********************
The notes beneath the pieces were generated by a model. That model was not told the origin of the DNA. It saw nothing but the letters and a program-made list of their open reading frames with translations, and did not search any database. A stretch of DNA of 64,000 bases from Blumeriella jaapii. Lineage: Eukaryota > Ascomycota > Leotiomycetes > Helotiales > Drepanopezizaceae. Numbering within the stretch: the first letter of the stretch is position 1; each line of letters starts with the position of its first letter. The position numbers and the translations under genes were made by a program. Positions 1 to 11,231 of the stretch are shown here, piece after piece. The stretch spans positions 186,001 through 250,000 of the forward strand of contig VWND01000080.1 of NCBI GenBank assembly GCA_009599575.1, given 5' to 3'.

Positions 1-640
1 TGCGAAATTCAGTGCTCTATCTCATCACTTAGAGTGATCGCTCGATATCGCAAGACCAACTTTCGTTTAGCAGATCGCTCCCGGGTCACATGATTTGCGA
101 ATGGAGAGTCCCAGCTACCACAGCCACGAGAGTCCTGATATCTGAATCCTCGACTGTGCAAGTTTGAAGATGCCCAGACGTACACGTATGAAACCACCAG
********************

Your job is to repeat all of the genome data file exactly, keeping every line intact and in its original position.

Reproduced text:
The notes beneath the pieces were generated by a model. That model was not told the origin of the DNA. It saw nothing but the letters and a program-made list of their open reading frames with translations, and did not search any database. A stretch of DNA of 64,000 bases from Blumeriella jaapii. Lineage: Eukaryota > Ascomycota > Leotiomycetes > Helotiales > Drepanopezizaceae. Numbering within the stretch: the first letter of the stretch is position 1; each line of letters starts with the position of its first letter. The position numbers and the translations under genes were made by a program. Positions 1 to 11,231 of the stretch are shown here, piece after piece. The stretch spans positions 186,001 through 250,000 of the forward strand of contig VWND01000080.1 of NCBI GenBank assembly GCA_009599575.1, given 5' to 3'.

Positions 1-640
1 TGCGAAATTCAGTGCTCTATCTCATCACTTAGAGTGATCGCTCGATATCGCAAGACCAACTTTCGTTTAGCAGATCGCTCCCGGGTCACATGATTTGCGA
101 ATGGAGAGTCCCAGCTACCACAGCCACGAGAGTCCTGATATCTGAATCCTCGACTGTGCAAGTTTGAAGATGCCCAGACGTACACGTATGAAACCACCAG